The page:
30 Apr 2024

An insolvency practitioner’s view on the upcoming 2024-25 Federal Budget

Are small businesses left to fend for themselves?

On 14 May 2024, the Australian Federal Budget for the 2024-25 financial year will be released by the Treasurer, Jim Chalmers.

The following are my key insights from an insolvency practitioner’s point-of-view on the government’s messages,  as well as the potential implications for businesses amid a challenging economic climate.

The Government's headline features of the upcoming Budget are well publicised, being:

  1. Stage 3 income tax cuts;

  2. Superannuation contributions on Government paid parental leave; and

  3. Funding for remote housing in the Northern Territory.

The main opportunity for further insight into the Government's thinking regarding the Budget came from Mr Chalmers' pre-Budget speech on 13 March 2024. One key takeaway I had following Mr Chalmers' speech was that many businesses appear to be largely left to fend for themselves. Mr Chalmers highlighted:

  • The three biggest drivers of their thinking about this budget are global uncertainty, persistent cost-of-living pressures and slowing growth.

  • There will be no further big cash splashes, with the stage 3 income tax cuts already representing the Government's main attempt to assist Australians with costs of living pressures.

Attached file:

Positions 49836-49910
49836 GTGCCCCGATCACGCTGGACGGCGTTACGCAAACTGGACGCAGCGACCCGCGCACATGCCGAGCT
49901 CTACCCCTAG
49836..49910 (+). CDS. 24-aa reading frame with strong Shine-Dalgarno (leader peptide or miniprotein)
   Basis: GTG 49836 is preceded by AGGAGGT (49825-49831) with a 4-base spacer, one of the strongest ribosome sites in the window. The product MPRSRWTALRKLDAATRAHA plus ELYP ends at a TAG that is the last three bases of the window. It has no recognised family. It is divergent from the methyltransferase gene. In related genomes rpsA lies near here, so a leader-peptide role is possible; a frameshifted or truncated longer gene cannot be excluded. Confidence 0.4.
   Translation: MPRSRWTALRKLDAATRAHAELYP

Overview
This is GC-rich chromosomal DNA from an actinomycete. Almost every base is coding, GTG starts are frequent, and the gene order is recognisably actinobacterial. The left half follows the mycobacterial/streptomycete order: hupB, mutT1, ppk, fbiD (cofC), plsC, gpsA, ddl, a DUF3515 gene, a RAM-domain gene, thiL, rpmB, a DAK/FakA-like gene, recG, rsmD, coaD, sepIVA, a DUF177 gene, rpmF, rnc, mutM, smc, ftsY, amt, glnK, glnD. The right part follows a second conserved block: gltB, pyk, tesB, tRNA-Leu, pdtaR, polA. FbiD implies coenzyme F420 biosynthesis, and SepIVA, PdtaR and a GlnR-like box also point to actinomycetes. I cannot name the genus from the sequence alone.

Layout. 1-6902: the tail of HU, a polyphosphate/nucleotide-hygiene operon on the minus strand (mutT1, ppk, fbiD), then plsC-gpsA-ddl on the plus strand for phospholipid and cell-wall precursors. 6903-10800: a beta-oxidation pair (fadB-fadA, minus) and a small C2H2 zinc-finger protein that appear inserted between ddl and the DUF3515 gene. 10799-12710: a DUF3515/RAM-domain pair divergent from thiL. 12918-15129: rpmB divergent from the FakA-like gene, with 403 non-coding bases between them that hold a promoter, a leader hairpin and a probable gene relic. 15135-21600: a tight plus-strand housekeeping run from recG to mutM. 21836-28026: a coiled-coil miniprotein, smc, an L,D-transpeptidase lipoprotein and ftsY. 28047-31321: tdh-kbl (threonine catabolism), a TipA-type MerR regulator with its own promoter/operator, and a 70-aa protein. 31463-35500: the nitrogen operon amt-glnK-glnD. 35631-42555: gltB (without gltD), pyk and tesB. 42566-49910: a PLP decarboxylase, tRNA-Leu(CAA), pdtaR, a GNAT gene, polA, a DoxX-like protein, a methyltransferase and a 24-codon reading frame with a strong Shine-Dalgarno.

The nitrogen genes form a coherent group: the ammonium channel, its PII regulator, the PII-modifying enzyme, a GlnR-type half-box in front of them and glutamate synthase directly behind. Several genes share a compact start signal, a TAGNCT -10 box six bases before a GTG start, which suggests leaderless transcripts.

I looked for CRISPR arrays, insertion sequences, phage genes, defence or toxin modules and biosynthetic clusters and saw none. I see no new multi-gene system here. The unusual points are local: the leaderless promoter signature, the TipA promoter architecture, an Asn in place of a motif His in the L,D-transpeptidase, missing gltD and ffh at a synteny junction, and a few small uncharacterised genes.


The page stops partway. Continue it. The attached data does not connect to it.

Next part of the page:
• Important spending targets in the Budget include education and skills, health, aged care and renewable energy transition.

While the Government aims to avoid exacerbating inflation, which is now sitting around 3.4 percent in February 2024, after peaking at 8 percent at the end of 2022. It remains uncertain how much disposable income from Australian households will support industries that are already struggling from the cost of living crisis. Additional insights from the Treasurer's communication include:

  • Minimal further Government intervention is expected to relieve cost of living pressures on households; and

  • Certain already at-risk industry sectors (construction, discretionary retailers and hospitality) are likely to face another tough and challenging year.

With Government help likely not on the way for many businesses from the upcoming federal Budget, here are a few suggestions for small businesses navigating difficult economic conditions:

  • Be pro-active in assessing your business performance, trajectory and reserves. Discuss with your financial advisors opportunities to strengthen your business, such as diversifying revenue streams, exploring new market opportunities and reducing costs where possible.

  • Stay on top of your statutory tax debts. The Australian Taxation Office (ATO) is the largest driver of insolvencies in Australia. In the past 18 months, the ATO has increased its debt collection activities in an attempt to collect and reduce the collectable debt; which on its books sits at $52.4 billion as of 31 December 2023.

When facing serious financial troubles; don't put your head in the sand. Talk to a trusted insolvency advisor. Early consultation typically results in more options and better outcomes for all stakeholders involved.

For client’s experiencing financial difficulties, we highly recommend reaching out to your local Worrells principal for a complimentary consultation that could help preserve your client’s business.

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